CHINA Ever reaching further: Village entrepreneur

CHINA

Ever reaching further: Village entrepreneur

By Ju Yunpeng | People's Daily app

10:45, March 19, 2019

Dawa lives in Kesong, a village in China’s Tibet Autonomous Region. At 57, he has already launched six businesses, and yet he continues to look for more opportunities.

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(Photo: Ju Yunpeng)

Nestled inside Changzhu Town, Shannan City’s Naidong District, the village was once known as Kesong Manor. It was one of the six manors controlled by a serf owner in Old Tibet before Dawa was even born.

It was during this old period when the villagers at the manor lived as “serfs” or “slaves”. They were nothing more than the property of the serf owners. Back then, serf owners controlled everything, including the villagers’ lives.

Fortunately, life improved thanks to the democratic reforms that began 60 years ago in Kesong and later swept through the entire region. The villagers were free and could pursue their dreams while enjoying the same rights as everyone else.

 “In 1993, I borrowed 3,000 yuan from the Agricultural Bank of China in Changzhu. I bought a walking tractor for transportation work,” Dawa said to me. The investment would generate 140 yuan a day at most.

This was Dawa’s first step toward putting his family on the path to wealth. Within a few years, he sold the tractor and with the money he had saved he opened a small restaurant. Then before long, he purchased a mid-sized bus and returned to the transportation sector.

Life was easy for Dawa during that period. Tibet’s stable social environment and rapid development encouraged him to try different business ventures.

“The second time I went to the bank I got a much bigger loan so I could contract a combine harvester,” he told me.

He sold his bus and focused on harvesting wheat and barley at 50 yuan per mu for others, while the cost is much cheaper in Kesong for only 35 yuan per mu.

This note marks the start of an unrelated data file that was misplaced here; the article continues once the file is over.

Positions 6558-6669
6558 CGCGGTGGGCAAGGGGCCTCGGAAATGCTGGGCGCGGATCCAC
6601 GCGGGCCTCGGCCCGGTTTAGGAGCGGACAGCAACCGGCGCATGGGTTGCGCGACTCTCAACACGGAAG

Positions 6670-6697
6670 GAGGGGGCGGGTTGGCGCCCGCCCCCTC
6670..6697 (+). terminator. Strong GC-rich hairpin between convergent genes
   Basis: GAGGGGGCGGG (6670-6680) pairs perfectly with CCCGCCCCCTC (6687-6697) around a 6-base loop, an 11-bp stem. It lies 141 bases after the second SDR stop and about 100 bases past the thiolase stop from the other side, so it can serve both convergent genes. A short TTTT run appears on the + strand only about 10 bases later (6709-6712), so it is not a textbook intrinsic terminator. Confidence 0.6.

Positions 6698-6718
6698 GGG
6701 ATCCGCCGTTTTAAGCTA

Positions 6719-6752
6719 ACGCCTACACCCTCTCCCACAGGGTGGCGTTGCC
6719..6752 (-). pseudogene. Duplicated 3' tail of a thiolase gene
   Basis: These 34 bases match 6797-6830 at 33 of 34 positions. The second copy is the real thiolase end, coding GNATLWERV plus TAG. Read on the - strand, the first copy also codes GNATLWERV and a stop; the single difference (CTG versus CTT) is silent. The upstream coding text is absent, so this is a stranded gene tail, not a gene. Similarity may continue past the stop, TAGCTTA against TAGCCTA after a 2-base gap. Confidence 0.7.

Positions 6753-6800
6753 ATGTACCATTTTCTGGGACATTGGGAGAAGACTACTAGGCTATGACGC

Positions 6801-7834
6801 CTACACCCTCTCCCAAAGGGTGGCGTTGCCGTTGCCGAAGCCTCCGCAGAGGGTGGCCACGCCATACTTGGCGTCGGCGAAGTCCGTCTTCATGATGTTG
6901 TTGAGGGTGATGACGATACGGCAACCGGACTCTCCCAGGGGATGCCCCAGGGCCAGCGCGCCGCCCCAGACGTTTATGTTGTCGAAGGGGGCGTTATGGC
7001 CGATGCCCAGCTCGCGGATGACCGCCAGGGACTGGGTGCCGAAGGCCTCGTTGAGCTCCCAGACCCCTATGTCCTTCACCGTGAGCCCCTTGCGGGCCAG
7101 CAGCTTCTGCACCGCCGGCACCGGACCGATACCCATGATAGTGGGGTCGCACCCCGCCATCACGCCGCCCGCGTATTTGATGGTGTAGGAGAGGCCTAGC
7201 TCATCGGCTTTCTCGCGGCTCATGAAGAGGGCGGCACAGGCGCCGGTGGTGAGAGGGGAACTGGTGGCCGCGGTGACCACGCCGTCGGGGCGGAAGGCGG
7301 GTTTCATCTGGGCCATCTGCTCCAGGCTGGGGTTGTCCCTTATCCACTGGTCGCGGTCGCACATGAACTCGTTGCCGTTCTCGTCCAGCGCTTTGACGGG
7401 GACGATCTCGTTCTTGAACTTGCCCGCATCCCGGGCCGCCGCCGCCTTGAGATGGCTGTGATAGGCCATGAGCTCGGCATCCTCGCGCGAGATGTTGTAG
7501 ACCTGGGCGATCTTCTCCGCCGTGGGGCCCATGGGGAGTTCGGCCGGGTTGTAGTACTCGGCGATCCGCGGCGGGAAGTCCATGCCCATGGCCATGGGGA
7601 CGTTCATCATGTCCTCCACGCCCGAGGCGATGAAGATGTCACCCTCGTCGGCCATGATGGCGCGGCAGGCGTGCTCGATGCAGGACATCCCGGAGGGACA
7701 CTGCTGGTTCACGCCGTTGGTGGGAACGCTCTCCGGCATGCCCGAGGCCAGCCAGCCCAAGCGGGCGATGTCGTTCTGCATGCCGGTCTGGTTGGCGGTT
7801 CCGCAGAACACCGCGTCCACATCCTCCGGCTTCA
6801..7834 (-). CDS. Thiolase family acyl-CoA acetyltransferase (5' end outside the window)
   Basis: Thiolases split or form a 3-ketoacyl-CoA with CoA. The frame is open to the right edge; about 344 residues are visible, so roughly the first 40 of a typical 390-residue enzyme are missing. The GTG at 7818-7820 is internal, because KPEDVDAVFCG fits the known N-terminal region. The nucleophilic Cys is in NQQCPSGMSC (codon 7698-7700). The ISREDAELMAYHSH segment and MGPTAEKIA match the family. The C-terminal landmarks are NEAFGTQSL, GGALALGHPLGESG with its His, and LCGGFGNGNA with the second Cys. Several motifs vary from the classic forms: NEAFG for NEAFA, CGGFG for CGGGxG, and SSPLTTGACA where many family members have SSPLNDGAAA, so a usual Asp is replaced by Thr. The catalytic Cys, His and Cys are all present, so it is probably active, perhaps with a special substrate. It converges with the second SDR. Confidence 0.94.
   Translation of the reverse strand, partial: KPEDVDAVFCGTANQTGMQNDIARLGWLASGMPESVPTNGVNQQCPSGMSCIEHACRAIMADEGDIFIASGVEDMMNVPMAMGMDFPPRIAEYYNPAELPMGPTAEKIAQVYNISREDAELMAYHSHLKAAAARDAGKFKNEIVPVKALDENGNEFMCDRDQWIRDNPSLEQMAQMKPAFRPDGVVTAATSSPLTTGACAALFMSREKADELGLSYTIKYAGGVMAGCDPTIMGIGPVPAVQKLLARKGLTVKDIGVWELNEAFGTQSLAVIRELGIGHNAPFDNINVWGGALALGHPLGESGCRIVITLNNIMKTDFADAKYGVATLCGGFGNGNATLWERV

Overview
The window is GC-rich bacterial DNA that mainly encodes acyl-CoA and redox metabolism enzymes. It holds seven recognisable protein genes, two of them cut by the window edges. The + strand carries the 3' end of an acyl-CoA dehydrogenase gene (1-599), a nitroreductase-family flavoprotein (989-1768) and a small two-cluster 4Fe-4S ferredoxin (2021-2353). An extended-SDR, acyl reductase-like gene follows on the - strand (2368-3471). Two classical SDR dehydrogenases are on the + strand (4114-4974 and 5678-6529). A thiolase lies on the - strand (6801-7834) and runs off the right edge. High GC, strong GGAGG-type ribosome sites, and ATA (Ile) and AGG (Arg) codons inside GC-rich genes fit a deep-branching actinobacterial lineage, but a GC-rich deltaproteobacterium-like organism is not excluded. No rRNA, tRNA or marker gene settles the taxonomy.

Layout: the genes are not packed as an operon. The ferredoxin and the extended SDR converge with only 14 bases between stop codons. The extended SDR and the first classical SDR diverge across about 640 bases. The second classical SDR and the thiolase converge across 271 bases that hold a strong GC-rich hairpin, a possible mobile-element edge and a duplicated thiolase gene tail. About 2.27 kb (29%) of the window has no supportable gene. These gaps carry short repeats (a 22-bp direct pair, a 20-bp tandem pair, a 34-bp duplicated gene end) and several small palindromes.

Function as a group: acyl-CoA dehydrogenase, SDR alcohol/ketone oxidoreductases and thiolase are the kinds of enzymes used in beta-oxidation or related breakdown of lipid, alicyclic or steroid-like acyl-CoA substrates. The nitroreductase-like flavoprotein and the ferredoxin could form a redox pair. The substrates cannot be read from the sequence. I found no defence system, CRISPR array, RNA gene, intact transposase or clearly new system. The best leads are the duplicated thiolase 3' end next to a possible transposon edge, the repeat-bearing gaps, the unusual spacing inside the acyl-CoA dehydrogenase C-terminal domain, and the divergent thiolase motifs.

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(Photo: Ju Yunpeng)

The most interesting part of Dawa's life is how he discovers new opportunity right when those around him think he will settle on one thing.

Within two years, he paid off the bank loan and bought two freight trucks. Once again, he went back to the transport industry but with his son this time. This move would prove to be the fifth twist of fate for Dawa.  

“My life in Tibet would have never improved had it not been for the democratic reforms made possible under the leadership of the Communist Party of China. I would still be living in the serfdom conditions of Old Tibet, and I wouldn’t be alive today probably,” he said.

When asked if his family still relies on income generated from the freight trucks, Dawa burst into laughter saying the trucks were sold long ago. His son now works as a taxi driver and earns almost 20,000 yuan per month. This would be Dawa’s sixth business venture.

Frankly speaking, I was a little bit jealous of his income at that moment, which is much higher than mine. We all thought it would be his last business startup at age of 57.

To my surprise, Dawa showed me a “blueprint” he wrote. He plans to turn his house into a village homestay and develop rural tourism. He plans to hire professionals to teach the villagers how to dance and to learn more about traditional Tibetan culture.

As I was leaving, I chatted with him casually, "You must be a rich man in Kesong."

"No, I am just middle class, just like most other people in this village," Dawa said.

(Compiled by Zhang Jian)

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